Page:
The intersection of Interstate 285 and Interstate 85 in northern DeKalb County, Georgia, chosen by ATRI for its recent traffic study, has a reputation for congestion that reaches far beyond the Peach State.
What can one notorious intersection in one of the United State's most congested cities teach us about the impact congestion has on trucking efficiencies? In 2015, the American Transportation Research Institute (ATRI) Research Advisory Committee (RAC) decided to find out.
In a sense, congestion is a “small” problem with massive consequences for the trucking industry. Previous ATRI research showed that 89% of the trucking industry’s congestion costs are created by just 12% of interstate highway miles. And it stands to reason that improving that 12% of bottleneck roads could positively impact the flow of people and goods. Additionally, the agency’s research suggested that an array of small-scale, lower cost solutions could provide travel time benefits for both trucks and passenger vehicles.
Congestion is more than just frustrating delays for drivers. Snarled traffic is estimated to have caused the trucking industry to consume an additional 6.87 billion gallons of fuel in 2016 – representing approximately 13% of the industry’s fuel consumption, while adding $15.74 billion to its fuel bill. From an environmental standpoint, congestion also resulted in 67.3 million metric tons of excess carbon dioxide (CO2) emissions being emitted into the atmosphere.
The resulting study, entitled “Fixing the 12%” examines the potential fuel consumption and emissions benefits which could be derived from improvements to an interstate interchange in Atlanta, Georgia that costs commuters and the trucking industry millions of dollars each year due to congestion.
The intersection of Interstate 285 and Interstate 85 in northern DeKalb County has a reputation for congestion that reaches far beyond the Peach State. The intersection is fed by with several access roads and is known locally as Spaghetti Junction. The intersection connects I-285, which is the beltway around Atlanta, and I-85, a major traffic corridor from the northeastern suburbs into downtown. The interchange is a five-level stack with additional ramps to accommodate traffic on four nearby side roads. It has 14 bridges, the highest rising 90 feet, and handles approximately 300,000 vehicles each day.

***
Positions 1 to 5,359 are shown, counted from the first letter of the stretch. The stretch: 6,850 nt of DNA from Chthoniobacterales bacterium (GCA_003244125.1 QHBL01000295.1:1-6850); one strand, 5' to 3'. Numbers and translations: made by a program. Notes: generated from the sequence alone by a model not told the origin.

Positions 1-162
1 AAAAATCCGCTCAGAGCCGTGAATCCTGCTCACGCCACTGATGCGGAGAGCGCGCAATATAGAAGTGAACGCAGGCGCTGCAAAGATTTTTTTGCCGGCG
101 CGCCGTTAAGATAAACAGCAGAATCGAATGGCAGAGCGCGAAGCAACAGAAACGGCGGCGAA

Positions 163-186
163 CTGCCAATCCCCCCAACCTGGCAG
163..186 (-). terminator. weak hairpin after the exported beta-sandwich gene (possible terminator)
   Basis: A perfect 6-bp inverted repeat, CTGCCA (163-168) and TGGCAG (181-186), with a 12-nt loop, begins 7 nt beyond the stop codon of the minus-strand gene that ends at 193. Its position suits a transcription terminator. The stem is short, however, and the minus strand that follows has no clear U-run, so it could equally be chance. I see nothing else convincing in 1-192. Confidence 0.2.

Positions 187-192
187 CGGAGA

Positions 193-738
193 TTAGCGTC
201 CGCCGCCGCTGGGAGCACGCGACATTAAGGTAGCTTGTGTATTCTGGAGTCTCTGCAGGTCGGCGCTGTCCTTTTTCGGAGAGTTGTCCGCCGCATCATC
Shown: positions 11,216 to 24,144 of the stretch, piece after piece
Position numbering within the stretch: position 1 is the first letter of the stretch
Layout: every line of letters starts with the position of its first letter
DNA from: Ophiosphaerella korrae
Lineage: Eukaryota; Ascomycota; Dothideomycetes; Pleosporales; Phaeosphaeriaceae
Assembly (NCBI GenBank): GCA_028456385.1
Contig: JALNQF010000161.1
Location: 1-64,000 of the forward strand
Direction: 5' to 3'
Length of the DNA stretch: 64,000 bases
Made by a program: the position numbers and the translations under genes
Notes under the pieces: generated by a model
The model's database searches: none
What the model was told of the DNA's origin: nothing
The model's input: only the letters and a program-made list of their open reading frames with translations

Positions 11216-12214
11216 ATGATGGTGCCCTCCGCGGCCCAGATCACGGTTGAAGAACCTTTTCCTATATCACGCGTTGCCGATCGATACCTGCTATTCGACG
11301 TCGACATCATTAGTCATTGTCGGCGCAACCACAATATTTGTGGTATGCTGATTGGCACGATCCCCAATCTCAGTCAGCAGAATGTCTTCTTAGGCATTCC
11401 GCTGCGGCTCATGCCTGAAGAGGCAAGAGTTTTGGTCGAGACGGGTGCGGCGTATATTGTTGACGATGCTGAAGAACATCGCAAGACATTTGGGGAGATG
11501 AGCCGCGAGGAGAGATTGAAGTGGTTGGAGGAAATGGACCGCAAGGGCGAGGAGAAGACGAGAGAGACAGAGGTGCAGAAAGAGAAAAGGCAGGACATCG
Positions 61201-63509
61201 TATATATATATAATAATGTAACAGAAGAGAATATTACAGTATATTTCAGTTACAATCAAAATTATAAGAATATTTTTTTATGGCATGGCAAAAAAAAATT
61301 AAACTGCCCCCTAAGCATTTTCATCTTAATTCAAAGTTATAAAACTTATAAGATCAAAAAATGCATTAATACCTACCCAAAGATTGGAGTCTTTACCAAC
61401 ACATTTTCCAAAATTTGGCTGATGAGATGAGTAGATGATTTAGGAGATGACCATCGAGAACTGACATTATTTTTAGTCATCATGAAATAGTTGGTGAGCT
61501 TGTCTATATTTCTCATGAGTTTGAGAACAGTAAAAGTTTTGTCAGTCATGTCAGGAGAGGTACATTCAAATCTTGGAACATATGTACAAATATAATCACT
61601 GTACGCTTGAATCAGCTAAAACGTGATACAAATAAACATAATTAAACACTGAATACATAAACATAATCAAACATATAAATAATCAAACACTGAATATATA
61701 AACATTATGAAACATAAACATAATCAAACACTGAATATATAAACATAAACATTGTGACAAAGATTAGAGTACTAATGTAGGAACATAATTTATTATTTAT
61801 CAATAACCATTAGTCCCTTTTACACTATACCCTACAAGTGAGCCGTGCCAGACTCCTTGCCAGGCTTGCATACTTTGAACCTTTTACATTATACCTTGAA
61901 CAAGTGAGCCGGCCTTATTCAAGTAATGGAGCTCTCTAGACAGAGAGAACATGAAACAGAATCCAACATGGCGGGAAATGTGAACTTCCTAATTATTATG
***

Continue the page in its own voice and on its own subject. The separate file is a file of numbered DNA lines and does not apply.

The study notes that this location is consistently ranked as one of the worst traffic bottlenecks in the country. In 2019, this intersection was again identified by ATRI as one of the most congested freight bottleneck in the country. ATRI’s Top Truck Bottleneck List assesses the level of truck-oriented congestion at 300 locations on the national highway system. The analysis, based on truck GPS data from nearly 1 million heavy duty trucks, uses several customized software applications and analysis methods, along with terabytes of data from trucking operations to produce a congestion impact ranking for each location.
The first step in this analysis was to utilize ATRI’s truck GPS database to identify average truck speeds by time of day through this intersection, with vehicle positions and speed data derived from the wireless onboard communications systems used by the trucking industry on three specific 2-mile segments of the interchange. This data was assigned to one of 24 one-hour time slots and averaged to estimate truck speeds for the interchange during each hour of the day.
The ATRI study found that average vehicle speeds during the weekday morning commute (7-10 a.m.) slowed to as little as 28 mph, while the evening commute (3 to 7 p.m.) dropped to a low of 14 mph. The average speed during these weekday peak periods is 23 mph while the average during weekday non-peak periods is 47 mph, still below free-flow conditions. The overall average speed throughout the weekday at this interchange is 40 mph, while weekend speeds average 49 mph overallm, with average hourly speeds as low as 37 mph. Taking that data, ARTI researchers then estimated the fuel consumption and emissions benefits of improving the interchange in terms of fuel consumption and emissions from existing traffic conditions and comparing them to an assumed free-flow condition.
The results showed that if improvements to the interchange were made to allow the free-flow of traffic, increasing average vehicle speeds to 55 mph, the change could save a projected 4.5 million gallons of fuel annually among the vehicles passing through the project area. This is equivalent to a fuel economy increase of 7% for gasoline vehicles and nearly 11% for diesel vehicles, the study noted.
Likewise, associated annual emissions fell as well, 5.5% to 41 tons of oxides of nitrogen (NOx) and to 5.5 tons of fine particulate matter or a 17% reduction in PM2.5 emissions when traveling through the project area. Emissions of carbon dioxide, which is the primary pollutant associated with climate change, are estimated by the study to be reduced by nearly 46,000 tons or 8% of the CO2 produced within the project area.
According to ATRI these reductions in fuel consumption and emissions illustrate the potential ancillary benefits which could be achieved by making road improvements which eliminate or reduce congestion at this interchange as well as others throughout the nation.